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Computational modelling of enteric motor patterns

J.D. Chambers,1 E.A. Thomas2 and J.C. Bornstein,1 1Department of Physiology, University of Melbourne, Parkville, VIC 3010, Australia and 2Florey Institute for Neuroscience and Mental Health, Parkville, VIC 3010, Australia. (Introduced by Prof Marcello Costa)

The small intestine exhibits several motor patterns that are seen in distinctly different physiological circumstances. After a meal, the duodenum and jejunum enter the ‘fed state', a mix of stationary constrictions of the circular muscle, constrictions that propagate slowly for short distances and constrictions that propagate rapidly over long distances. The first two are generally termed segmentation, the last are propulsive and usually termed peristalsis. The proportions of segmenting (mixing) and propulsive constrictions depend on the nutrient content of the meal. In fasting animals, migrating motor complexes (MMCs) replace the fed state in small intestine. Each pattern requires coordinated activity of many neuron subtypes in the enteric neural circuitry.

We have used several different computational models to investigate various aspects of the neural regulation of motility. We began using anatomically realistic models incorporating leaky-integrate-and-fire neurons with appropriate after-potentials to simulate intrinsic sensory neurons (ISNs). This showed that the ISNs, which are interconnected via slow excitatory synaptic potentials in recurrent excitatory feedback loops, can operate in two distinct states as either encoding ongoing sensory stimuli or as “driver” neurons that propagate the activity front of MMCs. A simpler model showed that the rate of propagation of MMCs is too slow for this to be carried via conventional interneurons within enteric circuits.

We built on these realistic models by constructing more abstracted models to ask key questions about the motor activity in the fed state. In vitro data indicate that a one motor pattern evoked by intraluminal nutrient involves rhythmic constrictions that appear simultaneously over 4 - 6 mm of duodenum or jejunum, but do not propagate. However, enteric neural pathways are polarized with excitatory pathways running orally and inhibitory pathways running anally. We used a reduced model to identify conditions under which a polarized circuit, repeated as regular overlapping units, could produce the rhythmic stationary contractions characteristic of the fed state. The activity of the muscle at any point was given by the sum of the activity of the excitatory and inhibitory motor neurons innervating that point. A local stimulus at a single point along the intestine produced polarized reflexes similar to the ascending excitation and descending inhibition, identified 120 years ago. After incorporation of newly identified anatomical connections between descending interneurons and ascending interneurons, localized stimuli also evoked a descending excitatory reflex similar to that recently identified in guinea-pig ileum. However, when the stimulus was distributed along the intestinal segment, mimicking the presence of nutrients after a meal, then local irregularities in synaptic connections led to stationary segmenting activity. Predictions of this model were tested in in vitro experiments, which confirmed its predictive validity.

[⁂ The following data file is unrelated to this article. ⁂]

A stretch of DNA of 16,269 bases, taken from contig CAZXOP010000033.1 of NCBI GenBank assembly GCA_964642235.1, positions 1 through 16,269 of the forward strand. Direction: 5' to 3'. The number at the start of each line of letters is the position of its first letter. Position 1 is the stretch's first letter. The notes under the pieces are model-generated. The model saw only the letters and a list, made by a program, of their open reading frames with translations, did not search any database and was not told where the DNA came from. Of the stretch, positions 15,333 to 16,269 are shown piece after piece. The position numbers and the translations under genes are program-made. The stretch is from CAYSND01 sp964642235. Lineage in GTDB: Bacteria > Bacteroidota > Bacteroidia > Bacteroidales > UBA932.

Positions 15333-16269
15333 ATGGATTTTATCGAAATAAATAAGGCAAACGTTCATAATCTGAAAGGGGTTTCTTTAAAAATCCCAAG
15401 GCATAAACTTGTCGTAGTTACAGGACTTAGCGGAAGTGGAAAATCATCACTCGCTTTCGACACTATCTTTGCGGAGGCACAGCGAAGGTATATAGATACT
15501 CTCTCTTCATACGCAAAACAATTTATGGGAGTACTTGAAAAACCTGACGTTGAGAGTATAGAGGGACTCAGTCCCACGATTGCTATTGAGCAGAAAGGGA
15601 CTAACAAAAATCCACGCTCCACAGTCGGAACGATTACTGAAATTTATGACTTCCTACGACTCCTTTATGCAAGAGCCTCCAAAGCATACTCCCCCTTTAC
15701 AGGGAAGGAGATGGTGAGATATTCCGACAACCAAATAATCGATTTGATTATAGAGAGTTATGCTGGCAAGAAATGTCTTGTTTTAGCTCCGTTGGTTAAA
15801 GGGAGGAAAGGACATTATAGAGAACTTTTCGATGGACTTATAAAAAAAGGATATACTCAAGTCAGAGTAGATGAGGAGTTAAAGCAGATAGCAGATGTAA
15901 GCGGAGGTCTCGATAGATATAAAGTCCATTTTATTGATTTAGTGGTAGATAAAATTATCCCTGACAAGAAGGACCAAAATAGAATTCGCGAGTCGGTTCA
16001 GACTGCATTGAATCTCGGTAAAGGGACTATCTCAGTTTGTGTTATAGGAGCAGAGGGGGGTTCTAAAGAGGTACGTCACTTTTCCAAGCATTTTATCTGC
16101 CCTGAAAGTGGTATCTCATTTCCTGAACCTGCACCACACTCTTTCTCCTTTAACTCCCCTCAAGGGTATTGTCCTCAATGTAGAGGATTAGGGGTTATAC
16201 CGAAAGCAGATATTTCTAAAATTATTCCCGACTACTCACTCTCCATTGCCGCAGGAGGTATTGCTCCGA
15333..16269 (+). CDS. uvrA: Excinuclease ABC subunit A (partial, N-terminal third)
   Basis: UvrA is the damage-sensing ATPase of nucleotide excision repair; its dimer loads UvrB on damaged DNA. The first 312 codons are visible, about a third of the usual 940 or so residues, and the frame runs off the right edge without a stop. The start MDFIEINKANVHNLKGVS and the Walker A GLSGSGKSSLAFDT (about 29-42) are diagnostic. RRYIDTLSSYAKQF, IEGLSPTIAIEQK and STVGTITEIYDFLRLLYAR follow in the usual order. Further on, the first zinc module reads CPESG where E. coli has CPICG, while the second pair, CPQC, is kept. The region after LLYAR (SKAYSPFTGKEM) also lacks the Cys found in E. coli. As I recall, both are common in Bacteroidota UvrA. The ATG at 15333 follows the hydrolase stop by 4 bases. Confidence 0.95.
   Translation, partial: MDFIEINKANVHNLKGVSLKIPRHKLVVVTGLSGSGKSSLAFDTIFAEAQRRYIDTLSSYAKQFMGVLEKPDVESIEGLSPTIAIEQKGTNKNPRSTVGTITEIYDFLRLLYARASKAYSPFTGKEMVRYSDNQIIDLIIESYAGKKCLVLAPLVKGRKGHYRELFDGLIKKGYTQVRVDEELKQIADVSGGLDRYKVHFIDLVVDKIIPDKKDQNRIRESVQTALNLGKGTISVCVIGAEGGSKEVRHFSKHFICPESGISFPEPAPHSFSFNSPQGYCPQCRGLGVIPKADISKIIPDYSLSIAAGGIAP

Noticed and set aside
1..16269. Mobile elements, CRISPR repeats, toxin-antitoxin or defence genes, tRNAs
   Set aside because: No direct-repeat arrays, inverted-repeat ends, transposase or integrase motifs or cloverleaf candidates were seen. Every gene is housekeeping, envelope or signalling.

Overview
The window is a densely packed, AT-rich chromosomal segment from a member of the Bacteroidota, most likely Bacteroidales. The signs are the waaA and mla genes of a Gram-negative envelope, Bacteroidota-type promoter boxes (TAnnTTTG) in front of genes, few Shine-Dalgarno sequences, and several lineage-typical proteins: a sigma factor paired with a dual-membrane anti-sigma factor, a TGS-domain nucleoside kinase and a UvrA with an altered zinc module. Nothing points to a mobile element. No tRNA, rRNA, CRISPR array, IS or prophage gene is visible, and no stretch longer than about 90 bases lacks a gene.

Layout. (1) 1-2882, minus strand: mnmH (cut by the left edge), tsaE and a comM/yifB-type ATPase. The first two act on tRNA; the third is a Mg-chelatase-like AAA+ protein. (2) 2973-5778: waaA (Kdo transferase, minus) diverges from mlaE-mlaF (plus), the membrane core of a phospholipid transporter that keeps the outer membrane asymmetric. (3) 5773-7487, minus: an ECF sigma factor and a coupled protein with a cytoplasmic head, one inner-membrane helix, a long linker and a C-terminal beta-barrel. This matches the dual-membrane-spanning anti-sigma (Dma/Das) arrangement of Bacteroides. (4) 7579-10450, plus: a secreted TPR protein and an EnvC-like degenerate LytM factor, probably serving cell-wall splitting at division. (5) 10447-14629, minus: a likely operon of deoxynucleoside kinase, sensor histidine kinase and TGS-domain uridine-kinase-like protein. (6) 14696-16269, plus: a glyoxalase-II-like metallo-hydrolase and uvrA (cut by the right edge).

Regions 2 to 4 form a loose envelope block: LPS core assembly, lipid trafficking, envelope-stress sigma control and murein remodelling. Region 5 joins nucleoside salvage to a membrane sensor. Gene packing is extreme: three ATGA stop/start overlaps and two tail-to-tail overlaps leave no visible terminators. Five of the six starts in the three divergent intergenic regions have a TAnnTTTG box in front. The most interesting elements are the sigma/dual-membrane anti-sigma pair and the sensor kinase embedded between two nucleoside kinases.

Most recently, we used an abstracted model to examine the role of the slow after-hyperpolarizing potentials (AHPs) of ISNs in setting the timing of contractile activity in the fed state. This model omitted the ascending and descending projections of the enteric neurons, but incorporated contraction activated positive feedback from the muscle and fast and slow excitatory transmission from ISNs to excitatory and inhibitory motor neurons, respectively. We found that the alternating patterns of contractile activity and quiescence seen with nutrient induced segmentation could be explained by this model as could the effects of blocking the AHPs.

We are now developing more realistic single neuron models and testing the predictions of our models with further in vitro experimentation.